North Carolina State University researchers are launching an initiative to develop a computer that utilizes three-dimensional integrated chip (3DIC) technology and is significantly more energy efficient than anything else on the market today. The work is supported by $1 million in funding as Phase 1 of a negotiated $4 million cooperative agreement contract with the Defense Advanced Research Projects Agency (DARPA).
"Computers are becoming faster and able to tackle more complex challenges, but they are also consuming larger amounts of electrical power," says Dr. Paul Franzon, a professor of electrical and computer engineering at NC State and lead researcher under the DARPA cooperative agreement. "For example, the amount of computing power in unmanned vehicles is limited by the power supply they can carry."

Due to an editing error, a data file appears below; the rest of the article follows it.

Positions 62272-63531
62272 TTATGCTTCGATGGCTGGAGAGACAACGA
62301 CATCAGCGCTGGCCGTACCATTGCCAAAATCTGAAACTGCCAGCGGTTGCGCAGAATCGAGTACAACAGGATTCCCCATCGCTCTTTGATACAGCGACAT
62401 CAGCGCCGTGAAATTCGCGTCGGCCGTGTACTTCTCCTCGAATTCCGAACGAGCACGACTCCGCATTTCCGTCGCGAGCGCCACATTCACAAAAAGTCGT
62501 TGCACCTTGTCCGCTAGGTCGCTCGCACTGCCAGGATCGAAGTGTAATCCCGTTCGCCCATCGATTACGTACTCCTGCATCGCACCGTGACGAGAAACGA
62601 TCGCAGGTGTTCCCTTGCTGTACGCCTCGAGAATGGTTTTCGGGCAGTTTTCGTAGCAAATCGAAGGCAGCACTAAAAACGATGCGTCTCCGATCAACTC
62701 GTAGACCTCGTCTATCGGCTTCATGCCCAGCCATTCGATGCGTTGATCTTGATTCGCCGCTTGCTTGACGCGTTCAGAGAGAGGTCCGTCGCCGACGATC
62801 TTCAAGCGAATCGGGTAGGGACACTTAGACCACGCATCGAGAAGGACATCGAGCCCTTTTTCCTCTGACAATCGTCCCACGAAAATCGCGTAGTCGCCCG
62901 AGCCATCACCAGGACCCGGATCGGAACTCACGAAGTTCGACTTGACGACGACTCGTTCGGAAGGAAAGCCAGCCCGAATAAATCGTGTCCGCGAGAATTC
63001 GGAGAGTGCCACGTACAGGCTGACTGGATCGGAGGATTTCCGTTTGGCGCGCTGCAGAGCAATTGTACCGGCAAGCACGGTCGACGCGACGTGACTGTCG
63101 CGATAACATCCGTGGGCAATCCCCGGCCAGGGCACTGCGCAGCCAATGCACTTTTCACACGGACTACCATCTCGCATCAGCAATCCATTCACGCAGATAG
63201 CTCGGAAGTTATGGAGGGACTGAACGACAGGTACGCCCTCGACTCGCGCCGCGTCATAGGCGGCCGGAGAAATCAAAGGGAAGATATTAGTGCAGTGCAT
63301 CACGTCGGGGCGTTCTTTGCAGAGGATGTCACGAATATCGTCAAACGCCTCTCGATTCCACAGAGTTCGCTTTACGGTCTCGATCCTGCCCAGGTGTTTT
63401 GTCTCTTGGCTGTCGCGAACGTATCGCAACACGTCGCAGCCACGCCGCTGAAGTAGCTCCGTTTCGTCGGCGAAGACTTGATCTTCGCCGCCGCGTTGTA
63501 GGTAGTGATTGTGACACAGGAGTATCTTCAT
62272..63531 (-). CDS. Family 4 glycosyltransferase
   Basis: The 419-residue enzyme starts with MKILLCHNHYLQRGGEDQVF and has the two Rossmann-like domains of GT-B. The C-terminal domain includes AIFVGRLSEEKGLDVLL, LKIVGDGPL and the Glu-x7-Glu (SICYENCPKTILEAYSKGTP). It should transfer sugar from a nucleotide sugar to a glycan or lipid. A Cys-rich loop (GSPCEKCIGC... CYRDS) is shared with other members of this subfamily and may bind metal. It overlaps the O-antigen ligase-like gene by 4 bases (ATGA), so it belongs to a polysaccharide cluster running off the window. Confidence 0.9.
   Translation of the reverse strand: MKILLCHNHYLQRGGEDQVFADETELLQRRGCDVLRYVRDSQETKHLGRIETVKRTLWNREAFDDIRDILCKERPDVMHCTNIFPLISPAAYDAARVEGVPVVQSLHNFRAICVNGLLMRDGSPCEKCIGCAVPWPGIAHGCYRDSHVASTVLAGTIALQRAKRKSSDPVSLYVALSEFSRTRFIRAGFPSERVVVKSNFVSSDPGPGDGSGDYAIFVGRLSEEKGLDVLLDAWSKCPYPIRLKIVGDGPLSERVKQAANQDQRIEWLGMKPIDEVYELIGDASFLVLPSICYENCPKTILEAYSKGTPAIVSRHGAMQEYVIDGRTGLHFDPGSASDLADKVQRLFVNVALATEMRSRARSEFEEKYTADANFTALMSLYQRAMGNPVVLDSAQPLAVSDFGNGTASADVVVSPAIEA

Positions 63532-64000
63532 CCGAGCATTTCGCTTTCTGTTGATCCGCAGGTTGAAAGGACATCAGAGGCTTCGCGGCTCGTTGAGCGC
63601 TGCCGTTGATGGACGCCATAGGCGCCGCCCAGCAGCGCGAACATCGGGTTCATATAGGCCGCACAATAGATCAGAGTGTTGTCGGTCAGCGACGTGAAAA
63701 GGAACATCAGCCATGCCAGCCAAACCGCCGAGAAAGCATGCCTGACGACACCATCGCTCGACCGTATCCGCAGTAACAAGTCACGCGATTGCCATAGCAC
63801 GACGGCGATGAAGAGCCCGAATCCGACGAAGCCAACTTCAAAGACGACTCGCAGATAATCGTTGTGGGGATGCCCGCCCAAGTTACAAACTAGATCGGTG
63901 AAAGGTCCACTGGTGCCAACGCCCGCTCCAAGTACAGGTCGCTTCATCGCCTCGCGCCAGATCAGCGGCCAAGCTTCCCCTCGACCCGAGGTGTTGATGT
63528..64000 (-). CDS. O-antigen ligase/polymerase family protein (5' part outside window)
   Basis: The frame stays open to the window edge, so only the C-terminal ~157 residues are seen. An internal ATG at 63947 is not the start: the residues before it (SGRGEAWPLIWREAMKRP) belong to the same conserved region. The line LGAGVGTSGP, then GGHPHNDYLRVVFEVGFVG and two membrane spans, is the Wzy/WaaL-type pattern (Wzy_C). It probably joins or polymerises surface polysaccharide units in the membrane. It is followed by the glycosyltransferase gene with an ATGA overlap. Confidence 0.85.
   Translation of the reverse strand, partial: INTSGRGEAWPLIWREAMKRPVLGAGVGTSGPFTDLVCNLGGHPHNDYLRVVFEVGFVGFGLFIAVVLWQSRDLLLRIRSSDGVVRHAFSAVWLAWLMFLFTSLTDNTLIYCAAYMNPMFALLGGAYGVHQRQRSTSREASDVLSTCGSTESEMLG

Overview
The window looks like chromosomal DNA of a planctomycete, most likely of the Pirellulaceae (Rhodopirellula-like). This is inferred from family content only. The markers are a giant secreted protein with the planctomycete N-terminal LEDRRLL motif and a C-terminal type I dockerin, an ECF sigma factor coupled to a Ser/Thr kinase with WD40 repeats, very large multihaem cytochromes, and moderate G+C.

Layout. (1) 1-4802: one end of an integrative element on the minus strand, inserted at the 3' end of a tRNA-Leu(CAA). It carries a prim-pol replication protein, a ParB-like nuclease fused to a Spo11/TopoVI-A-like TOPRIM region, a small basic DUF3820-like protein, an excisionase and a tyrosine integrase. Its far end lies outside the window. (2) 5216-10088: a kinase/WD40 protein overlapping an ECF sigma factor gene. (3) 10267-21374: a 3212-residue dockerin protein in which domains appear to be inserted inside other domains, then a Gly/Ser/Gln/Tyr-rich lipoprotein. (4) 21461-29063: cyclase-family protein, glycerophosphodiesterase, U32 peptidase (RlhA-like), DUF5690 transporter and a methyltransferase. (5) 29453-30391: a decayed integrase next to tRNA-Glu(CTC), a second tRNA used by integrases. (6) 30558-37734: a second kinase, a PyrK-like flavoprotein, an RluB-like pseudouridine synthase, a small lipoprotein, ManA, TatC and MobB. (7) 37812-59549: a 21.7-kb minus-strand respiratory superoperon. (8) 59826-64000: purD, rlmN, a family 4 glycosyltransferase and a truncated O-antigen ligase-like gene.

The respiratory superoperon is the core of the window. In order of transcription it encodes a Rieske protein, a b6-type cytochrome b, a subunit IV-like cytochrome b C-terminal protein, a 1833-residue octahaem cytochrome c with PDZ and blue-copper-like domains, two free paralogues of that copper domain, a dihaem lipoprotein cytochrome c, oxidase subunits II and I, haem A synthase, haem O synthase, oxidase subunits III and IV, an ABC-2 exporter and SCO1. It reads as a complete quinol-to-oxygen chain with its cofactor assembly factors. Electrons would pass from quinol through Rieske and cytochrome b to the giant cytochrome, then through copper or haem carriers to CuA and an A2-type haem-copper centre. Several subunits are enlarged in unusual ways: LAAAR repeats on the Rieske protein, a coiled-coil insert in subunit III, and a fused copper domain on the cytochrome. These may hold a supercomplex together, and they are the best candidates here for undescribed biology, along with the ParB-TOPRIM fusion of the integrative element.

To address that challenge, the NC State research team is tasked with designing a multiprocessor computer system that has a computing-to-power ratio of 75 gigaflops per watt. That means the system must be able to process 75 billion floating point operations per second for every watt of power used. By contrast, the most efficient processors currently on the market have a computing-to-power ratio of 16 gigaflops per watt.
"We plan to use 3DIC technology and heterogeneous computing techniques to develop what will essentially be a highly-efficient multiprocessor that would fit in a matchbox," Franzon says.
Franzon is the primary investigator (PI) under the cooperative agreement, which has negotiated options through 2017. The co-PIs, all of whom are also on faculty at NC State, are: Dr. Eric Rotenberg, professor of electrical and computer engineering; Dr. Rhett Davis, associate professor of electrical and computer engineering; Dr. James Tuck, assistant professor of electrical and computer engineering; and Dr. Huiyang Zhou, associate professor of electrical and computer engineering.
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